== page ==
Richness over Convenience

My new turntable arrived Friday (a Rega P1 if you're interested) and everything about it is beautifully inconvenient. It arrived partially assembled, it's 100% manually operated - you literally move the belt between gears to change speed from 33.3 to 45, it fits awkwardly in my component shelf and it requires that archaic and fragile media format called "the record". But you know I love it.

It's the ceremony of starting the machine, removing the vinyl from the large cardboard sleeve, holding it carefully with two hands, cueing the stylus slowly above a desired groove, watching it settle precisely and then sitting in front of the speakers for 20 minutes with no remote control, FF or RW.

It's the sound of gentle contact when the needle touches the record, followed by the warm sound of analog formats and even the occassional undesired pop from a missed dust particle that reminds me this is a complex physical action. It's the exposed bolts, wires and belts that remind that I'm enjoying a mechanical world. It needs me.

Saturday morning it occurred to me that I enjoy making coffee for the same kinds of reasons. I filter the water, grind the beans, carefully measure the resulting aromatic oily powder, brew or French press (more ceremony there), and once finished, drink it from a specific small diner cup and saucer set we bought from a used diner-ware wholesaler back in Chattanooga.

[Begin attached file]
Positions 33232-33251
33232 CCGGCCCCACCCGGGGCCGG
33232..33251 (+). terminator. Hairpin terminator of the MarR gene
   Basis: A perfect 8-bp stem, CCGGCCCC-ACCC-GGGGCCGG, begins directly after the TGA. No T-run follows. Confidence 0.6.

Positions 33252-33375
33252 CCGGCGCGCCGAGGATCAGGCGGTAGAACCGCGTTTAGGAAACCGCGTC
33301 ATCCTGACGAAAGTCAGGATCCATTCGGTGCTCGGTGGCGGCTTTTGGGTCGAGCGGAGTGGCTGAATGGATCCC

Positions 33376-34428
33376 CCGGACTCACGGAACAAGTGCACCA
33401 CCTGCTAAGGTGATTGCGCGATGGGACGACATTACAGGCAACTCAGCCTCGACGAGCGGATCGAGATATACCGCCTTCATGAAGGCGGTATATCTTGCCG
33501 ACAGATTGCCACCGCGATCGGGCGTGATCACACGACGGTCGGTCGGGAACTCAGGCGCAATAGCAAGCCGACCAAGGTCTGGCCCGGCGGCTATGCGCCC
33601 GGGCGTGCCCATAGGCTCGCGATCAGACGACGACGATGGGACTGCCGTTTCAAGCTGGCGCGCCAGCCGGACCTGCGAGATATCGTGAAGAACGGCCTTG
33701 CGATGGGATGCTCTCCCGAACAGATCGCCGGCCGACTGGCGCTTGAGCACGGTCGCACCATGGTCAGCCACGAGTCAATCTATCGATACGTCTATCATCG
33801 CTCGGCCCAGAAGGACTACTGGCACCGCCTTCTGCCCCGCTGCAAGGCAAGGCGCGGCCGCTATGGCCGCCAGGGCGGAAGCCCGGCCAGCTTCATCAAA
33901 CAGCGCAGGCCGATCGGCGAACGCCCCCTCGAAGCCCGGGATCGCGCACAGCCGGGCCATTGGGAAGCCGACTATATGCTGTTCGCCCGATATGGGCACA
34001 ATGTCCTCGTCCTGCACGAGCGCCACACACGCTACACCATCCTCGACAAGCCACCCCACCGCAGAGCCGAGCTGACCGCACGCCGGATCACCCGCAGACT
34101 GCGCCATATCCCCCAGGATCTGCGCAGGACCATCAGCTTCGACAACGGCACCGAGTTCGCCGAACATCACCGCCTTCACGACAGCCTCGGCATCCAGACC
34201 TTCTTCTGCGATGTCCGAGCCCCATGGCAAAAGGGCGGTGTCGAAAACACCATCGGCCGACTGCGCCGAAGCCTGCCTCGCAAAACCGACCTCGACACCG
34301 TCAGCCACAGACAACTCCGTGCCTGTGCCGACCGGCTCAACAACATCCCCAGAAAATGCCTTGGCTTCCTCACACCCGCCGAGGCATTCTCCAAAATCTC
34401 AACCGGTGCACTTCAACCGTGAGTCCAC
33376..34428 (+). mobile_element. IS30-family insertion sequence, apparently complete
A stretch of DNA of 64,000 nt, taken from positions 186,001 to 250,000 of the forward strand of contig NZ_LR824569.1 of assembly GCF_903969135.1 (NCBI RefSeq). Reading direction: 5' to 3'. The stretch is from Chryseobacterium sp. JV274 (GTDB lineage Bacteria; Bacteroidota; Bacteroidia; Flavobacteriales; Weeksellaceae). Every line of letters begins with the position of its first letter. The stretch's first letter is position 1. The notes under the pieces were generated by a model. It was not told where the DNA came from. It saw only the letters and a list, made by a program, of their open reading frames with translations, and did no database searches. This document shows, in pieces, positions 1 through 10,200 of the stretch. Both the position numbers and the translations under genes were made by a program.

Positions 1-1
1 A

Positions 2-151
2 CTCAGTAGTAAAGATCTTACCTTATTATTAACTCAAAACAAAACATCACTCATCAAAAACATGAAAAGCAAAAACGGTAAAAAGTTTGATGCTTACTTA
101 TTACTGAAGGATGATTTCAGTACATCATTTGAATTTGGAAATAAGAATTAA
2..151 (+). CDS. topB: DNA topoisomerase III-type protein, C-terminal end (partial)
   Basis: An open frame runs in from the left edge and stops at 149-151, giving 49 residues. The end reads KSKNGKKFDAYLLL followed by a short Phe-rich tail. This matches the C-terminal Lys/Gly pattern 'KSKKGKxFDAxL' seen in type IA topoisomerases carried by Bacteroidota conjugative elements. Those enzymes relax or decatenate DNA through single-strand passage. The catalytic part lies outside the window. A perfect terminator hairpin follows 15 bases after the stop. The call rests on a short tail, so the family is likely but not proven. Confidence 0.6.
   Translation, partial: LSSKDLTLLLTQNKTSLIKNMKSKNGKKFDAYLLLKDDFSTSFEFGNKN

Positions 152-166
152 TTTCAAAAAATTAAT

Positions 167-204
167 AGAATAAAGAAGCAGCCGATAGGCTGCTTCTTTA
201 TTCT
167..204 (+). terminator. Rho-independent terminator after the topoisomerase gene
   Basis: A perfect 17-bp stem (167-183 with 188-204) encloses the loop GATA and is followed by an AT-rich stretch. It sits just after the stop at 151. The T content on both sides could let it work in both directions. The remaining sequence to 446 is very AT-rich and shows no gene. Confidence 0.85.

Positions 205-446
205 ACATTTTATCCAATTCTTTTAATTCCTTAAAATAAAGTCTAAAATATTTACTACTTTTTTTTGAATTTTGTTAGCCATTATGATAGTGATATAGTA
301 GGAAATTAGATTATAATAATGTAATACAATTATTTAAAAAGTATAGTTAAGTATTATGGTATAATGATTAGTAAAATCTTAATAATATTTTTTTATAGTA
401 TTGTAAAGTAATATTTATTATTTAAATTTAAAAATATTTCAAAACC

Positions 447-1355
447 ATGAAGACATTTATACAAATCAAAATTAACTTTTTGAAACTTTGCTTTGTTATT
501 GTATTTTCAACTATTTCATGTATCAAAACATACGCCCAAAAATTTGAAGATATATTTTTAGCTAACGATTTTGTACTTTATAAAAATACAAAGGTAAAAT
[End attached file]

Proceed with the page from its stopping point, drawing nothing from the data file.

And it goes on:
I enjoy the ceremony that builds to a rich sensory experience and the joy is made stronger by the combination. I might argue that the tone and flavor are better too — maybe because it truly is multi-sensory.

I just finished co-authoring an article with my colleague Jane Fulton Suri for the Summer 2010 issue of  Rotman Magazine. In it we discuss the balance of methods and sensibilities that makes design thinking successful. The best designs aren't just answers to problems. They are answers that solve and bring delight; it's important for us (designers and non) to remember that it's not just our process or methods that yield results. Our sensibilities are the other half of a successful equation.